Finally I finished “The Hunger Games,” the bestseller, widely acclaimed, widely sold, widely hyped novel, with an upcoming more widely hyped film in the next few weeks. Considering that this is one of the first downloads in my kindle back when the devices cost three times more than they do now, I’ve only now brought myself to finishing it. It’s been so long I can’t recall what sparked my interest, probably something from Twitter. I put it down at least twice, but finally, I gave this bestselling book the chance any bestseller deserves. I will exclude spoilers, considering the upcoming film.
With my typical last-to-hear the biggest news, I solicited a few YA book reviewers for my first novel “Act of Redemption.” A young lady emailed me informing me of her disinterest because she couldn’t stand any more dystopian fiction. Hmm…I thought. More dystopian fiction? Whatever could she mean by that? I re-read the back cover of my own book, describing the fallen city of Gastar. Uh-oh. Am I unoriginal? I see more discussion of dystopian fiction in social networking. What am I missing? Ah, now I know. “The Hunger Games.” Slick move, C.C! Though my own series follows a different storyline, I can see how one would read a synopsis and think “Hunger Games Redux.”
The reviews of “The Hunger Games” are interesting. One reviewer on amazon stated if anyone puts this book down, then the reader is a corpse. Wow. I put it down twice. Corpse, huh? Might be a new look for me. That’s like a newspaper that said author Jonathan Franzen could tell the future. One’s got to love the enthusiasm, but this kind of hype elevates expectations to the point audiences sometimes get turned away. I like favorable reviews as much as any writer, but to demean other readers if they don’t worship it doesn’t do as much a favor as pointing out the message of the author’s work.
“The Hunger Games” is not a bad book; and honestly, I’ll say it’s a good book; to me it’s overall four stars. It features a heroine named Katniss, whose bravery shines throughout the story, eclipsing her male almost-love interests. The society has groups of people divided into districts that must go out and hunt for food, and if selected, the young ones, compete against each other televised, called “The Hunger Games.” The action speeds up toward the ending, (thank goodness, got it the fourth star from me), gives the reader some surprises and innovation by the characters, and leaves the reader with interest for more, as would be favorable in a series.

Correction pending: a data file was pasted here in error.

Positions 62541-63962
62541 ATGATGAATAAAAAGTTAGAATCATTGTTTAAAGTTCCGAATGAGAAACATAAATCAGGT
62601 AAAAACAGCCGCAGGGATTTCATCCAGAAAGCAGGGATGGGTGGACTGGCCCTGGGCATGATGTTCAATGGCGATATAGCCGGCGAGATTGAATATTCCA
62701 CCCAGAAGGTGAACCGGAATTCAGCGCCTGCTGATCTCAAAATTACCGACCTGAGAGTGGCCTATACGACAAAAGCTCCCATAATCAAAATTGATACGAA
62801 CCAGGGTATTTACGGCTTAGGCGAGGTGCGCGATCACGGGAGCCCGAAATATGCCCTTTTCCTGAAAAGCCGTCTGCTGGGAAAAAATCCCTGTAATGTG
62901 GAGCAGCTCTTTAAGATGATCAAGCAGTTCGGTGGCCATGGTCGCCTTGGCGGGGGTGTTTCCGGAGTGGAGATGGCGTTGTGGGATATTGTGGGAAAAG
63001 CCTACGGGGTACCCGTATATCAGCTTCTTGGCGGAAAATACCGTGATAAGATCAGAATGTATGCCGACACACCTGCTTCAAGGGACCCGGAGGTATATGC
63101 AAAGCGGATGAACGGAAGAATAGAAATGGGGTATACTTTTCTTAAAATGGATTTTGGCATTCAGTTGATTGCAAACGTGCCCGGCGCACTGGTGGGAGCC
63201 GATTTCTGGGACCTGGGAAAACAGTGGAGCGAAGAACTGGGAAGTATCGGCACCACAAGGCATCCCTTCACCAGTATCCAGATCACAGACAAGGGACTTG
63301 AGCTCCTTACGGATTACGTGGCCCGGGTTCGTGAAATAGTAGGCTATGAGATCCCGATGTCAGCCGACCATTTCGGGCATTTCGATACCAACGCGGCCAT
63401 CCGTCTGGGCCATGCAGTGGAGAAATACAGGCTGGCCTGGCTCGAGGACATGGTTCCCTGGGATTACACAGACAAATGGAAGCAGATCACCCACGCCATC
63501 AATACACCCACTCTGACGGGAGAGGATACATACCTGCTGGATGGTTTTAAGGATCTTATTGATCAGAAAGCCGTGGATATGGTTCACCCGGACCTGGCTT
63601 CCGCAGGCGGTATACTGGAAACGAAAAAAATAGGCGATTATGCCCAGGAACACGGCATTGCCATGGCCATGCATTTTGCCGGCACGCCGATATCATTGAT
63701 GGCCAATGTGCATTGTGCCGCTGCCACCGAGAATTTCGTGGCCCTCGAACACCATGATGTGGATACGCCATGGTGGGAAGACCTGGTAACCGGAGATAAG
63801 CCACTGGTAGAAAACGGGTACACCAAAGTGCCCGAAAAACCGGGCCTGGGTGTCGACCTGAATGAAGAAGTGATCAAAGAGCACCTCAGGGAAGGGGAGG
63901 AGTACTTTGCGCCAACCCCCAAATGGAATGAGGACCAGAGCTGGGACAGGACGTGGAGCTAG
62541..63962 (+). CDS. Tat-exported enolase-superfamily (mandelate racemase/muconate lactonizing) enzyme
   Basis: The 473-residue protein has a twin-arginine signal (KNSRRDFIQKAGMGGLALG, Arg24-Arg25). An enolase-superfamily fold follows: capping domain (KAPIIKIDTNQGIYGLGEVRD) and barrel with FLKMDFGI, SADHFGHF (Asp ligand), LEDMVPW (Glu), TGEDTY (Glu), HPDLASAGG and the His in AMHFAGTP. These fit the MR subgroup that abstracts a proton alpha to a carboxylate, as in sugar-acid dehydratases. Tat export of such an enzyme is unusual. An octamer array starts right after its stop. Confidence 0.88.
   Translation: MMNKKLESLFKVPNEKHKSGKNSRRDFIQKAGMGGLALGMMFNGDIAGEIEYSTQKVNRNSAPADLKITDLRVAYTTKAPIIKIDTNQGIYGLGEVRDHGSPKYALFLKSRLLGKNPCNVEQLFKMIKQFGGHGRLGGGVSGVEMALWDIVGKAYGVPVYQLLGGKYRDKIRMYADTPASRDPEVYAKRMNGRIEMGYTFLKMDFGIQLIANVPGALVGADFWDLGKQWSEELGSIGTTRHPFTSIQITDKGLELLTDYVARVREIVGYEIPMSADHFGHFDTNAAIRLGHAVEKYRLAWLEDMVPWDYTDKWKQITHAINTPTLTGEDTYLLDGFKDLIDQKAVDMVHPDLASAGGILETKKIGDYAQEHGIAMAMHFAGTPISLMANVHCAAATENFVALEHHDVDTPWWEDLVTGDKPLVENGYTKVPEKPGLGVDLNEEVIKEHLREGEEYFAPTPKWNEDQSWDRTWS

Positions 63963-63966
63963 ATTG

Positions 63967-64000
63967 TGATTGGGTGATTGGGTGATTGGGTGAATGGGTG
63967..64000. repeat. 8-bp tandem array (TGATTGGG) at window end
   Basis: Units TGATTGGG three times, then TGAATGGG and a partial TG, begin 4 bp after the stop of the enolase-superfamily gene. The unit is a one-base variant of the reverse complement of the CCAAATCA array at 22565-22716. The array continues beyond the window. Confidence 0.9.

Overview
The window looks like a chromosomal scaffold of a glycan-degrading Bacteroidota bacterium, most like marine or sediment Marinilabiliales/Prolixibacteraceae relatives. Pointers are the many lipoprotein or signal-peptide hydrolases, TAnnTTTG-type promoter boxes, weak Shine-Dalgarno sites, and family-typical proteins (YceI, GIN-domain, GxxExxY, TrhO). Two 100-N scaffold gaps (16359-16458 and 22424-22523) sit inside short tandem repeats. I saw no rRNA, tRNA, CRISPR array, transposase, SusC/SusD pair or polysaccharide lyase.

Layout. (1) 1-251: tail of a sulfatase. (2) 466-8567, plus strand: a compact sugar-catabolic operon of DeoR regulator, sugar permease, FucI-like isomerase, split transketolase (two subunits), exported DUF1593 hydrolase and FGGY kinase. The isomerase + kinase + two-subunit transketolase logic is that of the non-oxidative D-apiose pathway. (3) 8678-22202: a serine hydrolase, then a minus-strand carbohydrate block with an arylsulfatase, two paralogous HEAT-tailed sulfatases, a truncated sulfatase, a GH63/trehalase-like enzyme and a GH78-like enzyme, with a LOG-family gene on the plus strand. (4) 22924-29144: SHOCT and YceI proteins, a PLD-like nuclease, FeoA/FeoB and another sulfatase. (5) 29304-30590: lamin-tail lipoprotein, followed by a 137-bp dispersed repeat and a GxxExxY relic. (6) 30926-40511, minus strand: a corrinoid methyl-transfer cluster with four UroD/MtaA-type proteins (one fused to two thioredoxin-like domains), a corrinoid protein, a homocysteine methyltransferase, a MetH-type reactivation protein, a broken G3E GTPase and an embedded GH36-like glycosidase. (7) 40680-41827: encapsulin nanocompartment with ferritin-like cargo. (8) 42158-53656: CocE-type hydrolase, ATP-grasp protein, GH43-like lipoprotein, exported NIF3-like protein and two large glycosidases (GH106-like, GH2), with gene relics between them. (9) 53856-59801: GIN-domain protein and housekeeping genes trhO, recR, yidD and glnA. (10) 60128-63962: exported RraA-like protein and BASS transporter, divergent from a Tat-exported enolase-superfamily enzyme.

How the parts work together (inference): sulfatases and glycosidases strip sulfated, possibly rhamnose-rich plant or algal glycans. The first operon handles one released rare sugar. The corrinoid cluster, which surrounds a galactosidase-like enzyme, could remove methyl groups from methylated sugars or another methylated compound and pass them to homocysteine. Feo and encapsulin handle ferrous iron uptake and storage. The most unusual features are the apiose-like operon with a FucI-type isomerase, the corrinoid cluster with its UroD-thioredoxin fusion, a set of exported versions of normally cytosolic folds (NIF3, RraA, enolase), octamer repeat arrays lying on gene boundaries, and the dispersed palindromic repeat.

A critical reviewer who gave it three stars had the same complaint I had: Why did the society do this? Is this futuristic society just mean and enjoy watching kids kill each other as entertainment? What happened to the acting industry? It’s also clichéd a bit; the dystopian world is the end product of ill-fated deeds of a prior civilization (never seen that since Planet of the Apes.). The reason I believe I put it down so many times is that, to be fair to Collins, some horrors people really don’t want to face; such as serious food shortages and eating entrails of animals. People in some parts of the world still live this way, and Collins reminds us of this in her work and makes us appreciate what we have.
So readers, check out “The Hunger Games.” If you can get through the first couple of chapters, then the rest is a smooth, good read. I’m curious about the film and may check it out. Comparatively, amongst bestsellers I’ve reviewed, is it better than George R. R. Martin’s “Game of Thrones?” Martin’s work is a massive epic, Collin’s is a story, and so I consider them different types of books. Yes, Martin hits it out of the park, but Ms. Collins is no shabby writer.